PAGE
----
WANT TO GO?
WHERE: Charleston Civic Center
WHEN: 7:30 p.m. Wednesday
TICKETS: $32.50, $42.50, $52.50 and $62.50
INFO: 800-745-3000 or www.ticketmaster.com_______
CHARLESTON, W.Va. -- They say "nothing succeeds like success," and few shows can claim the sort of long-standing commercial success that belongs to the Trans-Siberian Orchestra.
TSO founder Paul O'Neill said it's nice when you do well in the music business.
"But nobody cares if you bought a new island. They want to see what new toys you're bringing to the stage."
The rock concert producer promised West Virginia would see some of those new toys when the show that's part stadium rocker, part Broadway musical and part Las Vegas spectacle returns to the Charleston Civic Center on Wednesday to perform "The Lost Christmas Eve."
O'Neill said that, as usual, the goal is to blow the audience away. TSO tries to up the ante every year, with great music and the sort of over-the-top visuals few attempt any more.
"Every lighting company, every pyro company, every laser company in the world knows, if you come up with some incredibly great special effect that is insanely expensive, there's one band out there that's dumb enough to buy it. That's us."
Want an example?
A company hired by Michael Jackson's management built a set of powerful lasers specifically to capture the color blue.
O'Neill explained, "For lasers, green is the easiest color to produce, then red, but blue is a nightmare. But these guys got it."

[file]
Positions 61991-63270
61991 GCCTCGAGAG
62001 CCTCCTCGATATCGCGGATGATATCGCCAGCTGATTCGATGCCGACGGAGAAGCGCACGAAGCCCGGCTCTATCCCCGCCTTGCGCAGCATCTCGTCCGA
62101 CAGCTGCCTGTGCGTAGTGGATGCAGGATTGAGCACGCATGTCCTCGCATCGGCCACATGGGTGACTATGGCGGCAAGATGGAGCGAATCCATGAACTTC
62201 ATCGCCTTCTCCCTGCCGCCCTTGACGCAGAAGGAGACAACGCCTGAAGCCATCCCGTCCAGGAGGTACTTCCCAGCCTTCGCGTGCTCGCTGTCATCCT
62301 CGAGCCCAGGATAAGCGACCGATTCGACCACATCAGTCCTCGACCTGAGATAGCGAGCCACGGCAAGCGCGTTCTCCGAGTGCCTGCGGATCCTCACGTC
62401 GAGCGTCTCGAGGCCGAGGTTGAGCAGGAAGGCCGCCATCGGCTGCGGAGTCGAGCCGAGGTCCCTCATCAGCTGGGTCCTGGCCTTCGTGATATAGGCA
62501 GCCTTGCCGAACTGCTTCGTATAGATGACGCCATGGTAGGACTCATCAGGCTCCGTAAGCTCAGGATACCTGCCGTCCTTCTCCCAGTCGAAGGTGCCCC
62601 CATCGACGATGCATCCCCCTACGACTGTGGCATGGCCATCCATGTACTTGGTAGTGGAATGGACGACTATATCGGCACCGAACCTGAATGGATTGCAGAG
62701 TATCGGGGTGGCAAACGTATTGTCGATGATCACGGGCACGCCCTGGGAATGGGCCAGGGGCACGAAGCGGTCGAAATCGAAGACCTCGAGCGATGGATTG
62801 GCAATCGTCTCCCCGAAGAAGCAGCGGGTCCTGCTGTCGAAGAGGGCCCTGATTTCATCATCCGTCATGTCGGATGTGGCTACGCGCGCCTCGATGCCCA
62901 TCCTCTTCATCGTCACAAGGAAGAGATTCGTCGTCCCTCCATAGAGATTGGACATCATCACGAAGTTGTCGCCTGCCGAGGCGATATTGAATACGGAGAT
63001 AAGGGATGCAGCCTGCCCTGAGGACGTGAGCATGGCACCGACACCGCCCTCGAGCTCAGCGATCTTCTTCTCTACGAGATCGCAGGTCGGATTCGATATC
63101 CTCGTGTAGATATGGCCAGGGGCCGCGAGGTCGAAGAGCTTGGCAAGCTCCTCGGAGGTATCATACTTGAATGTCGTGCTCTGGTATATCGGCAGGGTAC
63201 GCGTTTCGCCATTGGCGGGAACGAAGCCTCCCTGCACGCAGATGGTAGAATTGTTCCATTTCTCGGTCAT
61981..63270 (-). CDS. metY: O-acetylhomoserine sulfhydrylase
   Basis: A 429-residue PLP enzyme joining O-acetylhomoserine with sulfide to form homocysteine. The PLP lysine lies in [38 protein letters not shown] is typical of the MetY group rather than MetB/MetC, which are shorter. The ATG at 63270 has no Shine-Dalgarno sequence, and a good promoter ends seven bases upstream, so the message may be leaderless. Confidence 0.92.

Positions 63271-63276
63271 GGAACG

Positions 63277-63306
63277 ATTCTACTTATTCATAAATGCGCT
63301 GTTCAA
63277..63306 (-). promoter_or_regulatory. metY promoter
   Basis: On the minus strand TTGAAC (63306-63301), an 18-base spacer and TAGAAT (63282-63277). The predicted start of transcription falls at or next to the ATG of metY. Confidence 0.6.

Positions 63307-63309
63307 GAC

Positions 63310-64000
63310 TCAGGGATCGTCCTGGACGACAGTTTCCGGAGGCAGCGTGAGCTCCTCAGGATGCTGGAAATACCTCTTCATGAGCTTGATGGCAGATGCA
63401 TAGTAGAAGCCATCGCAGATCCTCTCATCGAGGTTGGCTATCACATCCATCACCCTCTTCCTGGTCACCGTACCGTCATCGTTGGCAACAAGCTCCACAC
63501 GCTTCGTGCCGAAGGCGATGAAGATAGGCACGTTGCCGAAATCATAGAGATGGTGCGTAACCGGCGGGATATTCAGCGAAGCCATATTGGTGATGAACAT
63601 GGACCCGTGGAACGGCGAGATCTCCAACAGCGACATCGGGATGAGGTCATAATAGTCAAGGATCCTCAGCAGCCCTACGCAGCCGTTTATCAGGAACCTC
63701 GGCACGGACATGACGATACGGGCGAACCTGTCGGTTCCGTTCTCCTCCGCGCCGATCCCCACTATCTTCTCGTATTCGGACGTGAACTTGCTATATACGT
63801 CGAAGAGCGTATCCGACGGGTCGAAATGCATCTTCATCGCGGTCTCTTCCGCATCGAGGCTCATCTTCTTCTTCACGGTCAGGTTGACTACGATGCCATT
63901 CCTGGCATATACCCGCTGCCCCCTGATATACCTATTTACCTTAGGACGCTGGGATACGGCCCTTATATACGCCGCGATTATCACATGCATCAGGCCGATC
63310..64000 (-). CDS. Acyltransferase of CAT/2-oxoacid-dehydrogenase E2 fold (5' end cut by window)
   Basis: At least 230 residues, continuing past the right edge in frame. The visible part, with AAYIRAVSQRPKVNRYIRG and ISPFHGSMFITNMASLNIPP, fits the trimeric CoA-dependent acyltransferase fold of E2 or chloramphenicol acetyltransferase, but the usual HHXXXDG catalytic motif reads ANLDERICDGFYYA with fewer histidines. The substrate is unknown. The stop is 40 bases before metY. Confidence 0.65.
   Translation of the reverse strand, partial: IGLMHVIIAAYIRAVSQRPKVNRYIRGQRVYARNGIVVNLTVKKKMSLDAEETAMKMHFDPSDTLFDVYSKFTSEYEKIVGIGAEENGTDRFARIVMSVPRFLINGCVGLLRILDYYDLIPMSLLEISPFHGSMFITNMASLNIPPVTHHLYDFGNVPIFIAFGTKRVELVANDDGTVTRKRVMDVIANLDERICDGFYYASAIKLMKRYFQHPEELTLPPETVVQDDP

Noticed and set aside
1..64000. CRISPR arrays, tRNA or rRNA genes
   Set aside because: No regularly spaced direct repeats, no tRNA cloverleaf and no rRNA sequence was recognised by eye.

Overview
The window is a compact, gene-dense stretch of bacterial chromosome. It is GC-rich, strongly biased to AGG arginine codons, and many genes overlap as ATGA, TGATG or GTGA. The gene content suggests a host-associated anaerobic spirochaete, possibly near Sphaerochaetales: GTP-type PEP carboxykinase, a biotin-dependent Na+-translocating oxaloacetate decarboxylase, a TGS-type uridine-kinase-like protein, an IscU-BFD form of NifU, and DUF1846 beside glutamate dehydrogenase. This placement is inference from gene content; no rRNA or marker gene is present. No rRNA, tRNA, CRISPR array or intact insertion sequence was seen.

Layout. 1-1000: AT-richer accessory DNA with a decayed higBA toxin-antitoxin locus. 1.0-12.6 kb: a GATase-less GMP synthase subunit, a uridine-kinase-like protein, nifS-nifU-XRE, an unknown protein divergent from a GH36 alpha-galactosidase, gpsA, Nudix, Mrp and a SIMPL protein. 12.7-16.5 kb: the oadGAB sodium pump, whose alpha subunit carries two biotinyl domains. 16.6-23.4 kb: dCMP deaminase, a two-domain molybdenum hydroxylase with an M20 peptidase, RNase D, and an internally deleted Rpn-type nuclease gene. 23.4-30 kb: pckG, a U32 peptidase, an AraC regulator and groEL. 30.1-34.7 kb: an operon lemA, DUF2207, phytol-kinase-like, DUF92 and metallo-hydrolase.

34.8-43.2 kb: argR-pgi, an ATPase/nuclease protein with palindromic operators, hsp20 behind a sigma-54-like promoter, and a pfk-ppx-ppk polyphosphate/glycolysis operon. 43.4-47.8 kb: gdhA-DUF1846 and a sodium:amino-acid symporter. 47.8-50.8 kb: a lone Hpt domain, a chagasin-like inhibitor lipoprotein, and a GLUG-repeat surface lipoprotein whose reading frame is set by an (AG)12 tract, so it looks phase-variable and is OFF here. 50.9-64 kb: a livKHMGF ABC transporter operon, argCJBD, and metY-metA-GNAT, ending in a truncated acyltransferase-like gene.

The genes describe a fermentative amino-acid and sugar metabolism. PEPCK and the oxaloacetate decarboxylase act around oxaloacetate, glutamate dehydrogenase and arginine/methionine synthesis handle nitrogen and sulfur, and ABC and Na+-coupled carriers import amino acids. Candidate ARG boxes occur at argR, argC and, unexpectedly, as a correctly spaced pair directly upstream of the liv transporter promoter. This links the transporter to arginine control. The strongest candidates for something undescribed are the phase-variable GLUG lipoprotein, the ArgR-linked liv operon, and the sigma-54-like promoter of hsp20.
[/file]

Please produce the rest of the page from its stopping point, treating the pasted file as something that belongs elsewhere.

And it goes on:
And then Jackson died. His tour was canceled, and the company called TSO.
O'Neill said TSO took all the lasers.
Trans-Siberian Orchestra has a very different approach to how it puts together its shows. If the special-effects toys are like weapons, then the operation itself is a kind of a small army.
O'Neill certainly thinks of TSO that way sometimes -- and an army works as a machine, with each part contributing to the function of the whole.
Some parts, he acknowledged, are more important than others, though.
When new performers are brought on board, O'Neill said, he always asks them who's the most important person in the band?
Usually, they tell him it's the musical director or the lead singer or the lead guitarist, but O'Neill explained, "But the lead singer can be having an off-night, and we'll still blow everyone away. The lead guitarist can be having an off-night, and we'll still blow everyone away."